Next panelist to share his view was Mr. Mahesh Venkateswaran, CEO – KGVK Social Enterprises limited. KGKV has been partnering with Michael’s organization for past 7 years and have been literally struggling lately to spread the network in village areas. Though he is unaware of the technology talked about or the policies, he could certainly speak from the demand side. He seconded the point that Michael raised about the utilization of existing resources. He said that if digital inclusion via mobiles and internet were the priority of the authorities then they should start not with ultra-rural areas but regions which lie in the periphery of urban areas. These are the places with fluctuating connectivity and where existing operators could do a good job. Somehow, they are lacking the intensity to do so. After strengthening the connectivity in these areas, cluster based approach can be used and the benefits could then be spread out to the grass root level. He was then asked by the chair that what was preventing the required partnership in these areas. Mr. Mahesh through his example explained that how difficult it was for him to setup a rural BPO. He told everyone how he was struggling for network and no big player such as Airtel would come and setup the network there. It was the AirJaldi that helped them in setting up that network. He said that at the end it is the pricing factor that plays crucial role in India.
The next panelist was Mr. Mahabir Pun from Nepal Wireless shared that he runs a small ISP known as Nepal Wireless. They work basically in the remote Himalayan villages and try to connect them with internet. Referring to the facts that as many as 80% of population in Nepal lives in villages he said that people can’t afford internetnetworks. No matter if telecom operators are introducing 3G or 4G technology, it will still cost a good amount and most people can’t afford these technologies. And thus open spectrum is of utmost importance in these areas. Telecom companies are certainly unable to provide their services for free, since they have to pay huge license fees, it is important that we realize the importance of open spectrum. He said that Nepal govt. is also making similar attempts to connect all the district centres with optic fiber network, but what about the connectivity beyond that point. For this Nepal Govt. has made a regulation that anyone who wants to provide internet service in the rural areas can do so by paying a license fee of Rs. 100 per year. Similar attempts need to be made in India, so that not only internet services are made available to villagers and the rural ISPs can earn some additional income. Thus it is not only about opening up of spectrum but also creating resolutions for the better utilization of the spectrum.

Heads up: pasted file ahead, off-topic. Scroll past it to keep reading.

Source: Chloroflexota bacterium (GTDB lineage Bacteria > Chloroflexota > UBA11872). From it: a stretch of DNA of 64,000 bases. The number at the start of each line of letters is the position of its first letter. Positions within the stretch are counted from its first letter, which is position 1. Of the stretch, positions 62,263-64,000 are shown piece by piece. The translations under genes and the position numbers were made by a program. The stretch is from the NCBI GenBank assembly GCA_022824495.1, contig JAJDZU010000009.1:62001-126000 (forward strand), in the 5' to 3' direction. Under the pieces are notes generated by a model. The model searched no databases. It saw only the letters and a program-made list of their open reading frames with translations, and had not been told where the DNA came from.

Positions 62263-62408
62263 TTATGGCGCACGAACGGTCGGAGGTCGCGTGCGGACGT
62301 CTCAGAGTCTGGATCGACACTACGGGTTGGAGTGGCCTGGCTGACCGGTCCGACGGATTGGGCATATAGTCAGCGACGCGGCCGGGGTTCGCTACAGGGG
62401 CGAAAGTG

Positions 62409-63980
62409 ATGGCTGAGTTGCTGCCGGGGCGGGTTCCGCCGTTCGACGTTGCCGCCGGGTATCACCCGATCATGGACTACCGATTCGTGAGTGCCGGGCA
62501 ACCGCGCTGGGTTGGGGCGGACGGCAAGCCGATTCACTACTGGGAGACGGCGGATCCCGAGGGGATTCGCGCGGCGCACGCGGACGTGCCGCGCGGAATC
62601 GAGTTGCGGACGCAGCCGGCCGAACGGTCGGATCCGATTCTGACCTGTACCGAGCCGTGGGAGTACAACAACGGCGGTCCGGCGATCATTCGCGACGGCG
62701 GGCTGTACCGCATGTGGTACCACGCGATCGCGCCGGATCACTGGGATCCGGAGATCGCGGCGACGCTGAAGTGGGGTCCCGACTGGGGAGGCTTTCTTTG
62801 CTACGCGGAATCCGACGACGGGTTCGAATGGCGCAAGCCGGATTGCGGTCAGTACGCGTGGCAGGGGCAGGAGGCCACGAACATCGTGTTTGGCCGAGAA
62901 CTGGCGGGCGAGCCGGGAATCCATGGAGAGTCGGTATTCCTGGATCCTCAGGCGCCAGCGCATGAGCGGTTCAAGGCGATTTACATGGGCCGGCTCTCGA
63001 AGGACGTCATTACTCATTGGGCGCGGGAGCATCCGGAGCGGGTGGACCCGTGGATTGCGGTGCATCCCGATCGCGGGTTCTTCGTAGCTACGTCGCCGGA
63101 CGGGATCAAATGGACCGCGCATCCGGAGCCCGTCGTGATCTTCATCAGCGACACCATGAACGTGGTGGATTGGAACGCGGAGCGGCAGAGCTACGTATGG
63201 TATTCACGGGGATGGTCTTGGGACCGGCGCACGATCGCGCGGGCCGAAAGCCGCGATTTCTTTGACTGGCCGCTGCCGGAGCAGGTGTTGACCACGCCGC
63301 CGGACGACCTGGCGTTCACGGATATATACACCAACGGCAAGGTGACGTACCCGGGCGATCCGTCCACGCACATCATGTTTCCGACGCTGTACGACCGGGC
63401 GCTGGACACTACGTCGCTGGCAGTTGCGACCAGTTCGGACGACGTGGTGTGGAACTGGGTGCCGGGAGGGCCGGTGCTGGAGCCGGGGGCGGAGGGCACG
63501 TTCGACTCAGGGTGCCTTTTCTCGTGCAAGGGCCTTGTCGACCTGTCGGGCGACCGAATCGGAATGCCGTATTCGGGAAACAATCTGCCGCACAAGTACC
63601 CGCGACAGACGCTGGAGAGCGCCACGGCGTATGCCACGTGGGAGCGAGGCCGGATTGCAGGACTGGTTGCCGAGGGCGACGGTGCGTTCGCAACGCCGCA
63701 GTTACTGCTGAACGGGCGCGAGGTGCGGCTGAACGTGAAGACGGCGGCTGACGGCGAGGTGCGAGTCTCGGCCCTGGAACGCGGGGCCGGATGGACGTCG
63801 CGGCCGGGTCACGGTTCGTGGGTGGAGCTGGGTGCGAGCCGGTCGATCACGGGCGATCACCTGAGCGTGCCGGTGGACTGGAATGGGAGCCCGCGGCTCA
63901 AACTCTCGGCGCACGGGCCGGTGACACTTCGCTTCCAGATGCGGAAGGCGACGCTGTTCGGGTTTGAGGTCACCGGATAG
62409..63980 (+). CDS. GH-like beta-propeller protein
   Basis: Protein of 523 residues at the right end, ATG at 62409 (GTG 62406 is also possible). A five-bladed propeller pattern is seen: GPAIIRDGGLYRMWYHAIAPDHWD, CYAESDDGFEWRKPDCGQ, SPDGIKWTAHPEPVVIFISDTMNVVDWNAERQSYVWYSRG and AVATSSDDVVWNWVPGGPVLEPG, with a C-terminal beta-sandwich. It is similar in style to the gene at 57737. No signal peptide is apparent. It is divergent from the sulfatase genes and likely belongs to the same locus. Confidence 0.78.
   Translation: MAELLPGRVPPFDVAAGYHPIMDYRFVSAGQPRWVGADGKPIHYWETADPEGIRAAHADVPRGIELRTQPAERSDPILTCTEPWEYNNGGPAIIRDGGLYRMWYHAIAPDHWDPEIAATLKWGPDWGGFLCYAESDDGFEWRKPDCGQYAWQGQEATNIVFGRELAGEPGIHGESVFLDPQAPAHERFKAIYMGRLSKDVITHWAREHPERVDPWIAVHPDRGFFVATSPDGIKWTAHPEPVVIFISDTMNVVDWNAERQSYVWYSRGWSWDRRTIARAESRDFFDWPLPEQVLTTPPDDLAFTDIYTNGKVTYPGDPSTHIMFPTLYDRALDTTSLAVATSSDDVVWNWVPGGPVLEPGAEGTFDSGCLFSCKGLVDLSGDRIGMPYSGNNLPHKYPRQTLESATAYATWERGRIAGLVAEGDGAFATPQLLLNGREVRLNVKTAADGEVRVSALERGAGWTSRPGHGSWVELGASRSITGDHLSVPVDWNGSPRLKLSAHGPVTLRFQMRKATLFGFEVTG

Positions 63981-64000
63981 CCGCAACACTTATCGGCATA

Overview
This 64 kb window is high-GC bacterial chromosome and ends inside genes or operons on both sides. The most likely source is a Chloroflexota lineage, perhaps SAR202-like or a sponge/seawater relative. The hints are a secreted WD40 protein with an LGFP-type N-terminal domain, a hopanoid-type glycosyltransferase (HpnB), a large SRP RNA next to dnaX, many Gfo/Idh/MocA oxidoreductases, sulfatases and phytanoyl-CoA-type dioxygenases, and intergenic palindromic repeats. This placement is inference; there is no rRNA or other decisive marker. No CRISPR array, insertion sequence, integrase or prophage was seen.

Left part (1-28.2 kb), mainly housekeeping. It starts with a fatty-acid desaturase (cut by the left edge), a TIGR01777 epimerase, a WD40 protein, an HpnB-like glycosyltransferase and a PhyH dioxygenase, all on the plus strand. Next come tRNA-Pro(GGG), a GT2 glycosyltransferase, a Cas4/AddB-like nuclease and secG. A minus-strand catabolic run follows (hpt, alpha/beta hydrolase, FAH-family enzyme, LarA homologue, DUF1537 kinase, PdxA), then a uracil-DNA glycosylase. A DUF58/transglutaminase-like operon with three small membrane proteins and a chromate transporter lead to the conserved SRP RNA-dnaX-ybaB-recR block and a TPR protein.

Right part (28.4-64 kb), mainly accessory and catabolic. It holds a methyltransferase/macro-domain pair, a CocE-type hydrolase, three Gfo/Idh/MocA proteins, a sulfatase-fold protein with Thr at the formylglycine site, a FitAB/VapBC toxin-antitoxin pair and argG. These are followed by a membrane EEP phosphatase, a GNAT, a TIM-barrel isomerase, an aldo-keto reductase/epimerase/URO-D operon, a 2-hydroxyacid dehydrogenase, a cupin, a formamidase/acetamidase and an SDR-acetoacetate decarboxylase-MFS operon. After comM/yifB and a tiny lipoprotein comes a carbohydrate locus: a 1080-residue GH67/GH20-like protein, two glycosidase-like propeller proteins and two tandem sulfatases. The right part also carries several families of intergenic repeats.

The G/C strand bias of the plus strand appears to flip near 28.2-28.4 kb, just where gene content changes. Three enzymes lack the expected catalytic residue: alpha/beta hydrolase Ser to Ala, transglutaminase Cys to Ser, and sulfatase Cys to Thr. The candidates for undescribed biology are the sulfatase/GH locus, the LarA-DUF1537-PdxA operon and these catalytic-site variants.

The last panelistof the session to share his views on the open spectrum was Mr. Rajnesh Singh, Regional Bureau Director for Asia – ISOC. He said that as more and more TV channels are getting digitized, their earlier bandwidth is getting vacant. Also there are number of organizations who haven’t really utilized that bandwidth allotted to them and in fact can be used. The underlying point, however is that how many of these frequencies are feasible and can be used at an affordable price. He added that at the end of day, it all boils down to cost. Today no such chipsets are available that can be used to effectively used the bandwidth of 700 or 900 MHz, while the 2.4 Ghz chips can now fitted to almost any device today. Thus R&D has an important role to play so that mass production of chipsets for other frequencies can be done and at a very cheap price. He also prophesized the need of a balance in the Govt. polices. Further speaking, he said that it’s all right to earn billions of dollars by the sake of spectrum but then they should also think of providing some kind of network access to the ones who certainly can’t afford the service of paid spectrum.